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Revisional Gastric Bypass for Failed Restrictive Procedures: Comparison of Single-Anastomosis (Mini-) and Roux-en-Y Gastric Bypass.
Obes Surg. 2018 04; 28(4):970-975.OS

Abstract

BACKGROUND

Ten to 50% of patients who received restrictive bariatric operations may require reoperation for unsatisfactory weight loss or weight regain. Failed restrictive procedures are usually managed with conversion to another bariatric procedure with a favor of conversion to laparoscopic gastric bypass. Our aim is to evaluate two different bypass techniques, laparoscopic RY gastric bypass (RYGB) versus single-anastomosis (mini-) gastric bypass (SAGB) as a revision option (R-RYGB and R-SAGB) for failed restrictive bariatric operations.

MATERIAL AND METHODS

From May 2001 to December 2015, a total of 116 patients with failed restrictive bariatric operations underwent laparoscopic revisional bypass surgery (81 R-SAGB and 35 R-RYGB). Among them, 81 were failed after vertical banded gastroplasty (VBG) and 35 were after adjustable gastric band (AGB). The demographic data, surgical parameters, and outcomes were studied.

RESULTS

The average age at revision surgery was 35.7 years (range 22-56), and the average body mass index (BMI) before reoperation was 37.2 kg/m2 (29.0-51.8). Revision surgery was performed after 58.8 months from the primary surgery on average (14-180 months). The main reasons for the revisions were weight regain (50.9%), inadequate weight loss (31%), and intolerance (18.1%). All of the procedures were completed laparoscopically as one-stage procedure. R-RYGB had significantly longer operative times than R-SAGB. Major complication occurred in 12 (10%) patients without significant difference between R-SAGB group and R-RYGB group. At 1 year follow-up, weight loss was better in R-SAGB than R-RYGB (76.8 vs. 32.9% EWL; p = 0.001). At 5 year follow-up, a significantly lower hemoglobin level was found in R-SAGB group (p = 0.03).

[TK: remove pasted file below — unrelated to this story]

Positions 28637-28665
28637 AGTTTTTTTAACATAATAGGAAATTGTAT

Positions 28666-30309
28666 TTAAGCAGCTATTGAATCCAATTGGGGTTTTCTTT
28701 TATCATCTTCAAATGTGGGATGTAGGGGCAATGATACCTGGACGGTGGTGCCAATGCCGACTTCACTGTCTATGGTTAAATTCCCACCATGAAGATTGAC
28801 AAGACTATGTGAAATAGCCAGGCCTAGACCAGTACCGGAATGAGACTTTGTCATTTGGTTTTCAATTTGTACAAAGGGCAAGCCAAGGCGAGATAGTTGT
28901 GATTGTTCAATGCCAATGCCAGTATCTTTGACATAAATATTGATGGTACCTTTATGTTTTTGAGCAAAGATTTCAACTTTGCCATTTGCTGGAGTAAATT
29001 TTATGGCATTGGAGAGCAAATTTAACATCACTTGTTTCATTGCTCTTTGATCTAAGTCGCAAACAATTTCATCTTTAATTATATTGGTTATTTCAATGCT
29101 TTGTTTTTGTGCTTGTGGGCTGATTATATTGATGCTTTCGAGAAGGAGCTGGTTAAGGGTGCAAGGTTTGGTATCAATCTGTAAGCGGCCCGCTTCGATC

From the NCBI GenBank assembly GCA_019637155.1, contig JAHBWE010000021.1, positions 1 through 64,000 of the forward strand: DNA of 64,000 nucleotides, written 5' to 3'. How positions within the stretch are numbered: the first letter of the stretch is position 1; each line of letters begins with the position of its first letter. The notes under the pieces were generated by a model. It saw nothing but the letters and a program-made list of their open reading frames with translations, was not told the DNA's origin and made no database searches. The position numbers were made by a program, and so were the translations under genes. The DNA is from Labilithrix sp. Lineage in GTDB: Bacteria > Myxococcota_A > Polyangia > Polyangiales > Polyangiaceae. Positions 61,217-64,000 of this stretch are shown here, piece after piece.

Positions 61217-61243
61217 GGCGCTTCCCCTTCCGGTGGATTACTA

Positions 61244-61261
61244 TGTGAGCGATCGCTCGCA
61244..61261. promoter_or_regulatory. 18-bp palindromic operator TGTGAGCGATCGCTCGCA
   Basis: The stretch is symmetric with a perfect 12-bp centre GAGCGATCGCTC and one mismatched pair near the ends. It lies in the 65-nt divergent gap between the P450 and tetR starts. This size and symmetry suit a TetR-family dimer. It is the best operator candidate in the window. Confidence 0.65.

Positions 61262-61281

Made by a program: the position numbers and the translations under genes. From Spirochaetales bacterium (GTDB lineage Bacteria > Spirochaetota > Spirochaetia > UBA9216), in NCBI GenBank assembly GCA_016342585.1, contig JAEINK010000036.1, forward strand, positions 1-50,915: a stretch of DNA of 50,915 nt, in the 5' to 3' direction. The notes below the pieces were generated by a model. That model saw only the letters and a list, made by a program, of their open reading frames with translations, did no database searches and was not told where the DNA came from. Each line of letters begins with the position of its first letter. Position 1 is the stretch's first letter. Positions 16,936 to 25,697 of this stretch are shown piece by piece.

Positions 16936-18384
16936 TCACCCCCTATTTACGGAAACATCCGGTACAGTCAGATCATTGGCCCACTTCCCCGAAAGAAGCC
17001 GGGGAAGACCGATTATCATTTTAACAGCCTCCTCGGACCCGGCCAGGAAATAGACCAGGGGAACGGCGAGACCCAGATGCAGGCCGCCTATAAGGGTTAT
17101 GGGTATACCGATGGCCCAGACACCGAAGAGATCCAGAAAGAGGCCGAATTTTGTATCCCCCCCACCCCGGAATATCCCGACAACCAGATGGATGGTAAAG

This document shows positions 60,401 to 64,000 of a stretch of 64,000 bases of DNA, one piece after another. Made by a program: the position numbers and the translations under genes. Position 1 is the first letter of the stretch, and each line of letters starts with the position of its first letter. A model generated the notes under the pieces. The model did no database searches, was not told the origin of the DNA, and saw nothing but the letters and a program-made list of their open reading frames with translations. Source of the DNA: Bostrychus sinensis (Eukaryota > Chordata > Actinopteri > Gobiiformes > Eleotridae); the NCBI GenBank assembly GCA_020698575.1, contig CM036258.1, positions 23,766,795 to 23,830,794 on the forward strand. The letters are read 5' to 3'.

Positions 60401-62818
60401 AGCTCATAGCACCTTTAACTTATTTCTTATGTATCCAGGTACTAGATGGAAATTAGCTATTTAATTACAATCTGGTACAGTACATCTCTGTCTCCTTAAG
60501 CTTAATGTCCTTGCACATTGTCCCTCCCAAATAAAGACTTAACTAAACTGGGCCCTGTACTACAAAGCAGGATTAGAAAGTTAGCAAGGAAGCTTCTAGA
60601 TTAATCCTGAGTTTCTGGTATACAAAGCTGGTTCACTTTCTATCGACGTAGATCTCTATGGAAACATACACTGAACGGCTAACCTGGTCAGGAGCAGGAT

CONCLUSION

Both SAGB and RYGB are acceptable options for revising a restrictive type of bariatric procedures with equal safety profile. R-SAGB was shown to be a simpler procedure with better weight reduction than R-RYGB but anemia is a considerable complication at long-term follow-up.

Authors+Show Affiliations

Department of Surgery, Min-Sheng General Hospital, Taoyuan, Taiwan. Department of Surgery, College of Medicine, Taif University, Taif, Saudi Arabia.Department of Surgery, Min-Sheng General Hospital, Taoyuan, Taiwan. wjlee_obessurg_tw@yahoo.com.tw.Department of Surgery, Min-Sheng General Hospital, Taoyuan, Taiwan.Department of Surgery, Min-Sheng General Hospital, Taoyuan, Taiwan.Department of International Business, ChienHsin University of Science and Technology, Taoyuan, Taiwan.Department of Surgery, Min-Sheng General Hospital, Taoyuan, Taiwan.

Pub Type(s)

Comparative Study
Evaluation Study
Journal Article

Language

eng

PubMed ID

29101719

Citation

Almalki, Owaid M., et al. "Revisional Gastric Bypass for Failed Restrictive Procedures: Comparison of Single-Anastomosis (Mini-) and Roux-en-Y Gastric Bypass." Obesity Surgery, vol. 28, no. 4, 2018, pp. 970-975.
Almalki OM, Lee WJ, Chen JC, et al. Revisional Gastric Bypass for Failed Restrictive Procedures: Comparison of Single-Anastomosis (Mini-) and Roux-en-Y Gastric Bypass. Obes Surg. 2018;28(4):970-975.